It’s is now 2019. By now Minnesota Nice should have led to substantial changes in Minnesota as it relates to Equity. In a state that aggressively practices Minnesota Nice, we should not lead the nation in racial disparities or unequal and inequitable outcomes for other populations. However, we continue to lead the nation in these categories. Can we blame this on Minnesota Nice? Let’s take a look. A good friend recently made a FB post and she said that she would adopt some of these behaviors in her upcoming posts: 1) not make anyone feel uncomfortable or less than; 2) keep her (true) opinions to herself; 3) tiptoe (and not speak directly) about challenging conversations or issues; 4) not ask thought provoking (or controversial) questions: and 5) not ruffle any feathers and remain extremely neutral. Under closer examination of these behaviors my friend summarized very well the problematic nature of Minnesota Nice.
Minnesota Nice may at times avoid activities, conversations or actions that make people feel uncomfortable. This may mean failing to take a stance on discrimination, police brutality, institutional racism, etc. The comfort gained by inaction is in fact a passive aggressive action that causes more discomfort to marginalized communities than being direct. Minnesota Nice also manifest itself around keeping true opinions secret and avoiding challenging conversations or issues. On more than on occasion, I have heard many communities of color and disability communities make this statement, “I wish people would really tell me how they feel about race/disability, because if they did we could address the real issues.” Minnesota Nice does not promote direct expression because it could lead to loud and passionate conversations where people show emotion, pain and other non Minnesotan characteristics. These actions would of course make people feel uncomfortable and incapable of addressing honest solutions. Being afraid to rock the boat has a direct correlation with Minnesota Nice.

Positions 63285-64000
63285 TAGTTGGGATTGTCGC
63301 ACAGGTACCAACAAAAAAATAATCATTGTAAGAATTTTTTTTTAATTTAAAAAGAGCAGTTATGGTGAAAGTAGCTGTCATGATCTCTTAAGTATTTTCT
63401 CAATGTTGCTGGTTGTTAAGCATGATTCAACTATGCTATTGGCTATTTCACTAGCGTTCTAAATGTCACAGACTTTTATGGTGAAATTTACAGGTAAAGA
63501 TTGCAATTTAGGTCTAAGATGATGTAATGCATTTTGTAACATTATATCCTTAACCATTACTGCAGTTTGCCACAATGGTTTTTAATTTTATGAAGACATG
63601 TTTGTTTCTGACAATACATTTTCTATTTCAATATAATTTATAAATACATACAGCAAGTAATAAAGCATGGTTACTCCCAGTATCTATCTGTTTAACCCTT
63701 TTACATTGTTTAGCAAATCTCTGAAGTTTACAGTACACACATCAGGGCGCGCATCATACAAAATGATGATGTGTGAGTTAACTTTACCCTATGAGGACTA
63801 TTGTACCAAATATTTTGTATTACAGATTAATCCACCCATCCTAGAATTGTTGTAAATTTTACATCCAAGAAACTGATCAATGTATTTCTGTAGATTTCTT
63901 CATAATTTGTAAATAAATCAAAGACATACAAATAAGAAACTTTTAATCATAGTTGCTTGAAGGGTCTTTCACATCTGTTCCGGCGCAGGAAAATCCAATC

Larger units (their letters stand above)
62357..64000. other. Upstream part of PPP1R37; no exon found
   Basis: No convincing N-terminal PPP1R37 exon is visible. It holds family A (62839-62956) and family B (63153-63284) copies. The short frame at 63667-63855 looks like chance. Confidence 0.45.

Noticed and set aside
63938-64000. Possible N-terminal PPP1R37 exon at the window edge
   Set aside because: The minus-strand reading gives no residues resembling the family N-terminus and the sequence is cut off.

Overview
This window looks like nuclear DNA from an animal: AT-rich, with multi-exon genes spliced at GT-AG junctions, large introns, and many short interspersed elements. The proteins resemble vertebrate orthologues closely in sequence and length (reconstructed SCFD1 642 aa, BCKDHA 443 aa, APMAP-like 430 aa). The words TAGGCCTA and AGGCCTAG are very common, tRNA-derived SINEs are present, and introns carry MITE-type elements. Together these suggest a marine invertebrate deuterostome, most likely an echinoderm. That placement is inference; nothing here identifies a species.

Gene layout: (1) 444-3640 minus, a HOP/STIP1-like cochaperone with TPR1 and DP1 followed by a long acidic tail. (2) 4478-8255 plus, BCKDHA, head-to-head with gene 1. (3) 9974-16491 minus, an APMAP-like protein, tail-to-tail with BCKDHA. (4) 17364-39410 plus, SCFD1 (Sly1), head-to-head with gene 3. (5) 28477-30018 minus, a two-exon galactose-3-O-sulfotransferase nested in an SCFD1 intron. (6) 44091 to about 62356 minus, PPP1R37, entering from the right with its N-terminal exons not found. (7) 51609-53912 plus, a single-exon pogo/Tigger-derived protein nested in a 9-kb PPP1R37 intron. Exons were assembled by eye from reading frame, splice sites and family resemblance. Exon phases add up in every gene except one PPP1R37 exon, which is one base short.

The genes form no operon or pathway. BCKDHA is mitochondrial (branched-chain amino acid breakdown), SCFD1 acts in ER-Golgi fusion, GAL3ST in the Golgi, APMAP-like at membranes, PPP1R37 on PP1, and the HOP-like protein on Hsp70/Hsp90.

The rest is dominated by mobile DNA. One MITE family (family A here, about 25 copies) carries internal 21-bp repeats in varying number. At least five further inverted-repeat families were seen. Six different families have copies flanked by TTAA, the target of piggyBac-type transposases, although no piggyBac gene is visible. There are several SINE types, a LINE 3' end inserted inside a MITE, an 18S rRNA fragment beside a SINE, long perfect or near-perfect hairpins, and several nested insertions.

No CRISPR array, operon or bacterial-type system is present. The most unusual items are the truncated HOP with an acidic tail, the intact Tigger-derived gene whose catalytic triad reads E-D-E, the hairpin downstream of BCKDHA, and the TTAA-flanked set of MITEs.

Martin Luther King, Jr. said it best, “In the end, we will remember not the words of our enemies, but the silence of our friends.” Minnesota Nice can be a passive aggressive silence that further disconnects communities of color, indigenous communities, disability communities, LGBTQ communities and others. Minnesota Nice can show up in the veil of friendship and leave with a deafening silence on issues of policing, racial disparities, and outright bias and discrimination. Sometimes being Too Nice is just talking about it instead of doing something about it. Sometimes when actions occur pain or raw emotion may need to be seen before a change happens. Sometimes Minnesota Nice gets in the way.
If you are from Minnesota it is ok to be nice. You can use good manners, be courteous and be respectful to everyone. This type of behavior is encouraged. It is also encouraged to acknowledge when Minnesota Nice becomes Minnesota Ice and passively and aggressively excludes and marginalizes populations of people who don’t think or act like Minnesotans. Minnesota Nice at times must be replaced by authentic conversations and actions that push, challenge, cause angst and pain and hurt. These actions must be authentic and allow space for others to communicate in a way that is not all that Minnesotan and of course not Minnesota n-ICE!
2 thoughts on “Minnesota Nice – Is it Really All That Nice?”
I wholeheartedly agree with your assessment. We need to move beyond the Minnesota Nice public interaction and the frank behind closed doors discussions with confidants to the uncomfortable, yet respectful, public conversation. It’s time to grow up and have the difficult discussions we have been avoiding.
I so appreciate your analysis, perspective, and deep dive into the “Minnesota Nice” phrase. As a result of my lived experiences as an African American female in Minnesota, I have come to despise the hypocrisy, passive aggressiveness, and undercover hidden racist and biases that’s attempted to be hidden, sugar coated and masked behind that phrase.